Christmas is only a few days away and we are looking out on a snow covered Seattle waiting for what could be one of the worst winter storms for over a decade. In our small community here at the Mustard Seed House we have gathered for morning and evening prayers throughout the Advent season anticipating together the coming of Christ and all that we look forward to at this wonderful season of the year. Our morning prayers started with
This is a season of watchfulness
We watch and wait for the One who heard our cries and entered the suffering of our world
We expect new light to shine as the season of joy approaches
What I realize is that when Christmas arrives, in the excitement of cooking Christmas dinner, opening gifts and phoning my family in Australia, it is easy to forget what this season is really all about. And when Christmas day and Boxing day are over our frenzied activity can easily give way to a low grade depression. But Christmas isn’t really over as those of us who are part of liturgical traditions are well aware. In the sixth century it was decided that celebrating Christmas just for a day didn’t provide time to celebrate the joy that Christ’s birth brought into our world. They made Christmas into a twelve day festival that ended with a feast on the Eve of Epiphany on January 5th to celebrate the coming of the wise men.
This Christmas I am very aware of those for whom there is little celebration. Dustin who lives in the basement apartment at the Mustard Seed House has been very involved with Nickelsville, one of the homeless communities in Seattle and has kept us posted on their plight. Many of the inhabitants have opted to remain in their tents in spite of temperatures well below freezing in the last few days. They are afraid of being mugged or robbed of their few possessions if they move to one of the temporary shelters that have opened up over the Christmas season. We have emptied our closets of woollen garments and have purchased extra food to help them through this difficult season.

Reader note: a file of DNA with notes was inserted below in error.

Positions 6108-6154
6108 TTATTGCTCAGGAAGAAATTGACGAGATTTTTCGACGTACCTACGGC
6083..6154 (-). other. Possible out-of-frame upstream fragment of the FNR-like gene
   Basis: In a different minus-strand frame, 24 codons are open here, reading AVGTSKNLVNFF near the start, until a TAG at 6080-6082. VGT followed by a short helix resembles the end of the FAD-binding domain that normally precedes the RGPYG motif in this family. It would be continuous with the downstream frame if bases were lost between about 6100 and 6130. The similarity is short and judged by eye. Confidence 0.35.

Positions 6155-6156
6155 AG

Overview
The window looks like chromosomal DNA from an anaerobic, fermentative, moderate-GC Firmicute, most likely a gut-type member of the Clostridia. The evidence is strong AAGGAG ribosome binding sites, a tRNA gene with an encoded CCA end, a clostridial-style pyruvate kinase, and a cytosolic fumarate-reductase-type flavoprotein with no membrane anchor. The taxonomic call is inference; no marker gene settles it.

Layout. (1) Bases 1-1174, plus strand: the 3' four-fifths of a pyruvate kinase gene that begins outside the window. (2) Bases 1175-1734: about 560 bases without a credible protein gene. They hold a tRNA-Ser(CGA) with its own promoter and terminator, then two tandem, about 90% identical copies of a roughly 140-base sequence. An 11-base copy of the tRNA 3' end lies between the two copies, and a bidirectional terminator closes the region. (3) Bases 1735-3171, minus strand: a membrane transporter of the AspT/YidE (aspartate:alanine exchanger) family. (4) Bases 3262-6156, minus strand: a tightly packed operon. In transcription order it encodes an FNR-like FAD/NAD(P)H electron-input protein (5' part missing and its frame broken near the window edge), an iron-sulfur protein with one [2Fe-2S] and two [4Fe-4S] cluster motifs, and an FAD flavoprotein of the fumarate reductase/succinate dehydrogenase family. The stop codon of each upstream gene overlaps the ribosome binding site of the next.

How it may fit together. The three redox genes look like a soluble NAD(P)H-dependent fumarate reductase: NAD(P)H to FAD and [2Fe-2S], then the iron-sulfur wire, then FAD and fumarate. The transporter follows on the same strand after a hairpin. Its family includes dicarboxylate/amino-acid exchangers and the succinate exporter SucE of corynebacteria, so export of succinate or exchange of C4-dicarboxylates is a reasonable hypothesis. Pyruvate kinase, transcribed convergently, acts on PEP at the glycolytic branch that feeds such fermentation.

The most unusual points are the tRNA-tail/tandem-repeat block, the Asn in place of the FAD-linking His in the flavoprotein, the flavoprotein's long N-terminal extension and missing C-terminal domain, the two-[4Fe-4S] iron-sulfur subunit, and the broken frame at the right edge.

In other parts of the world I am aware that the worsening economic crisis has pushed many into poverty or even over the edge into starvation. And I find myself wondering what are ways that I can fully enter into the joyous celebration of Christmas and make it a 12 day feast not just for ourselves but for our poorest and most vulnerable neighbours in God’s worldwide community too?
This beautiful story A Christmas Gift for Mohammed by JR Briggs presents one possibility that brings a sense of God’s joy and celebration into this season. Other possibilities you may like to consider are
- Do you know people that are alone at this season? Take them out for a meal or invite them out for the day. Share with them the reasons that you continue to celebrate the joy of Christmas beyond December 25th
- Do you know people who are disabled? Take them for a drive around your neighbourhood to enjoy the Christmas lights.
- Do you know people of other faiths? Invite them over for a meal. Ask them questions about their own faith journey and then ask them if you can share yours and why this season is important to you.
- Do you have friends, acquaintances or family you rarely speak to? Phone one person each evening during the Christmas season to share your joy at Christ’s birth with them.
- Do you know people who are homeless or living on the streets? If you live in the Northern hemisphere invite them home for a meal and an evening by a warm fire. If you live in the Southern hemisphere invite them out for a BBQ and an afternoon of games and fun.
- Do you know people that work amongst the poor in other parts of the world? Consider cutting your own food budget by half the week after Christmas and send what you save as an extra gift to encourage them during this season.
What are you doing to share your joy of the coming of the Christ child to others at this season?